Attitude • An attitude is a point of view, either negative or positive, about an idea, situation, or person. • We develop favorable attitudes about those ideas, situations, or people that are associated with positive rewards and benefits and unfavorable attitudes toward those that are associated with penalties or dislikes.
Attitude • An attitude has three components: • How you think • How you act • How you feel • You can change an attitude by changing any one of the three – but changing how you feel is hardest. • Acting and thinking positively helps you begin to change the feelings part of your attitude.
Attitude • Think positively: “If you can dream it, you can do it.” • Actions and performance precede attitude. • If we’re good at something, we like it. • Performance is about 50% attitude, 50% ability.
Attitudes • Honest • Positive/optimistic • “In the middle of difficulty is opportunity.” • Committed • Bacon and eggs: “The chicken is involved, the pig is committed.” • Confident • Practice, practice, practice (`0,000 hours to be an expert)
Courageous • Competitive • Strong desire to win • “Restless self-renewal” • Kaizen (always getting a little better every day) • Coachable • Open, non-defensive • Self-motivated • Intrinsic motivation – love doing the task itself.
Assertive • Flexible • Cooperative • Nurturing
Attitude • Can I change my attitude? • YES! • Positive framing • Visualization and mental rehearsal • Do the right thing
Attitude • High achievers: • Set goals and objectives • Enjoy solving problems • Take calculated risks (courage) • Like immediate feedback • Take personal responsibility for achieving goals and objectives (results)
Objectives • Criteria for MADCUDobjectives: • Measurable • Attainable (accepted) • Demanding • Consistent with organization goals • Under the control of the individual • Deadlined • MADCUD objectives must be flexible
Goals/Objectives Peak Motivation Motivation Goal/Objective Difficulty Very Hard Very Easy
Goals/Objectives • The purpose of goals (long term) and objectives (short term) is to make people feel like winners. • Should be bottom-up, not top-down. • Budgets and quotas are not motivational for some people, so find links between other goals and revenue targets. • Motivation for some: Relationships • “Help me on this.” • Motivation for some: Valued team member • “Don’t let the team down.”
Emotional Intelligence Is The Key To Success • “’Emotional Intelligence’ refers to the capacity for recognizing our own feelings and those of others, for motivating ourselves, and for managing emotions well in ourselves and in our relationships.” * • Self-awareness • Self management • Social awareness • Relationship management * Working With Emotional Intelligence, Daniel Goleman, Bantam Books, 1998
The Emotional Competence Framework • Personal Competence: These competencies determine how we manage ourselves. * • SELF-AWARENESS • Emotional self-awareness: Reading one’s own emotions and recognizing their impact; using “gut sense” to guide decisions • Accurate self-assessment: Knowing one’s strengths and limits • Self-confidence: A sound sense of one’s self-worth and capabilities P * Primal Leadership, Daniel Goleman, Harvard Business School Press, 2002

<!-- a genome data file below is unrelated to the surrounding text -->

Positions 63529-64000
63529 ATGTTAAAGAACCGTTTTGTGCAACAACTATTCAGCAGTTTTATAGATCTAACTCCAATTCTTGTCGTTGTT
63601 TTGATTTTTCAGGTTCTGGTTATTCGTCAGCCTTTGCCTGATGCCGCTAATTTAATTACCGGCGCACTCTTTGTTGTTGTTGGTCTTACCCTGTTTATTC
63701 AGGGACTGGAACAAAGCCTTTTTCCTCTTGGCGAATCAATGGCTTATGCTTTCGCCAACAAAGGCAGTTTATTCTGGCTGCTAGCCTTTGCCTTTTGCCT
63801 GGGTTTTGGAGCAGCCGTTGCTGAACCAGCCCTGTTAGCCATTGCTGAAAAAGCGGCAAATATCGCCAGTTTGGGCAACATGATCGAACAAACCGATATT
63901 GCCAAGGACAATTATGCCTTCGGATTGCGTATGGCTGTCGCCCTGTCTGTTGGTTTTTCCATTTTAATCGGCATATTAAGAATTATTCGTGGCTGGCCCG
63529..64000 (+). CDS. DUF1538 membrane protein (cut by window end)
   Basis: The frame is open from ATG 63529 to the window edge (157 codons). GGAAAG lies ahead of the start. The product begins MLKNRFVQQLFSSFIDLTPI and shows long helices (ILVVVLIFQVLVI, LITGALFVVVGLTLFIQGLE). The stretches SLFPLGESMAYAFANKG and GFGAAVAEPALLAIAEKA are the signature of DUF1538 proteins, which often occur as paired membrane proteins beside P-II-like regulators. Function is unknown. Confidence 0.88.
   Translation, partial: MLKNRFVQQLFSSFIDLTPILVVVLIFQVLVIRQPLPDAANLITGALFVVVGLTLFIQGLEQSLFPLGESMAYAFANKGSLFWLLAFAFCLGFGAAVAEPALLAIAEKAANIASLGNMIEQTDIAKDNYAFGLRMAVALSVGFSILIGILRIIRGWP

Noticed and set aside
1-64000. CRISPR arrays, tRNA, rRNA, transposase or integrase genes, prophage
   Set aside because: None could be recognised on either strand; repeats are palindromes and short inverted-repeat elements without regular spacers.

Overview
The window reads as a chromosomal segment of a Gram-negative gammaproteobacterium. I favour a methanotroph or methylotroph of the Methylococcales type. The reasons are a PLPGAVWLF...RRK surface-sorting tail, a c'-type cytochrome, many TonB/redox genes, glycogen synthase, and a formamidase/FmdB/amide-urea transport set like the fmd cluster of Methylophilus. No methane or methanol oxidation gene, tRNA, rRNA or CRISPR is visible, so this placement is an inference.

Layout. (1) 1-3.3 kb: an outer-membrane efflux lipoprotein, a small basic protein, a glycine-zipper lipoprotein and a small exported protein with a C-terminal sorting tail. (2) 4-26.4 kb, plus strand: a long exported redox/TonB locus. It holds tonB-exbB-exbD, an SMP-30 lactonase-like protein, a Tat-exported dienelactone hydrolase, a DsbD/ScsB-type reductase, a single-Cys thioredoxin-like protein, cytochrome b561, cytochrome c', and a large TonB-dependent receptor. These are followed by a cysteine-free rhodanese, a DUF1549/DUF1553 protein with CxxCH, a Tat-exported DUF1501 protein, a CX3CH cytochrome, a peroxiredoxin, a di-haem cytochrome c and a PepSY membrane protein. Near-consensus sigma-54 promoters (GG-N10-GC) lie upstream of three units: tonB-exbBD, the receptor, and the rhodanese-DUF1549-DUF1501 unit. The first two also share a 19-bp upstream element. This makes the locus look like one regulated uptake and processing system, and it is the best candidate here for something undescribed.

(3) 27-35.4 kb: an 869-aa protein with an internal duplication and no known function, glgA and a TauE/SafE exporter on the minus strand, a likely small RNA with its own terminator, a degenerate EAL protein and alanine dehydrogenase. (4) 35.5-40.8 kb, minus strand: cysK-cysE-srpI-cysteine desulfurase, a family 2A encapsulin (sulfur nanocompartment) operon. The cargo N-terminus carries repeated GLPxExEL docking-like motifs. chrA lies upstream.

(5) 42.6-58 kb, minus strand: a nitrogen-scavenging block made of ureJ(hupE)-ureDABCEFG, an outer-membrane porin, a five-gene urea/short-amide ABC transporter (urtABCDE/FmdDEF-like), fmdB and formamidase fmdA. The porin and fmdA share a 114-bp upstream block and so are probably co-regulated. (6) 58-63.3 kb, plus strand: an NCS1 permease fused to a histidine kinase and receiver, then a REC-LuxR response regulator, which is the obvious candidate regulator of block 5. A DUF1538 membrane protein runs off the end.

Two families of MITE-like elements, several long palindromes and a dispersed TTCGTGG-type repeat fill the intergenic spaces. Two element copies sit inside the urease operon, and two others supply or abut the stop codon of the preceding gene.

The Emotional Competence Framework • Personal Competence: * • SELF-MANAGEMENT • Emotional self-control: Keeping disruptive emotions and impulses under control • Transparency: Displaying honest and integrity; trustworthiness • Adaptability: Flexibility in adapting to changing situations or overcoming obstacles • Achievement: The drive to improve performance to meet inner standards of excellence *Primal Leadership, Harvard Business School Press, 2002
SELF-MANAGEMENT • Initiative: Readiness to act and seize opportunities • Optimism: Seeing the upside in events
The Emotional Competence Framework • Social Competence: These capabilities determine how we manage relationships: * • SOCIAL AWARENESS • Empathy: Sensing others’ emotions, understanding their perspective, and taking an active interest in their concerns • Organizational awareness: Reading the currents, decision networks, and politics at the organizational level • Service: Recognizing and meeting…client or customer needs * Primal Leadership, Harvard Business School Press, 2002
The Emotional Competence Framework • Social Competence:* • RELATIONSHIP MANAGEMENT • Inspirational leadership: Guiding and motivating with a compelling vision (for media salespeople this would translate into creating value with an inspiring vision for your medium and your media outlet) • Influence: Wielding a range of tactics of persuasion • Developing others: Bolstering others’ ability through feedback and guidance * Primal Leadership, Harvard Business School Press, 2002
RELATIONSHIP MANAGEMENT • Change catalyst: Initiating, managing, and leading in a new direction * • Conflict management: Resolving disagreements • Teamwork and collaboration: Cooperation and team building * Primal Leadership, Harvard Business School Press, 2002
Focus • Understanding your and your prospects’ primary focus is essential in framing your offers. • Two focuses: • Promotion • Prevention • PROMOTION-focused people play to win, respond best to optimism and praise, are more likely to take chances and seize opportunities, and excel at creativity and innovation. Non-gains are bad.
PREVENTION-focused people don’t play to win—they play not to lose. Their goals are to meet their responsibilities and to stay safe –they think about what bad might happen if they don’t work hard enough. • Everyone is concerned with both promotion and prevention, but most people have a dominant focus. • Focus is situation specific – lottery tickets and flu shots.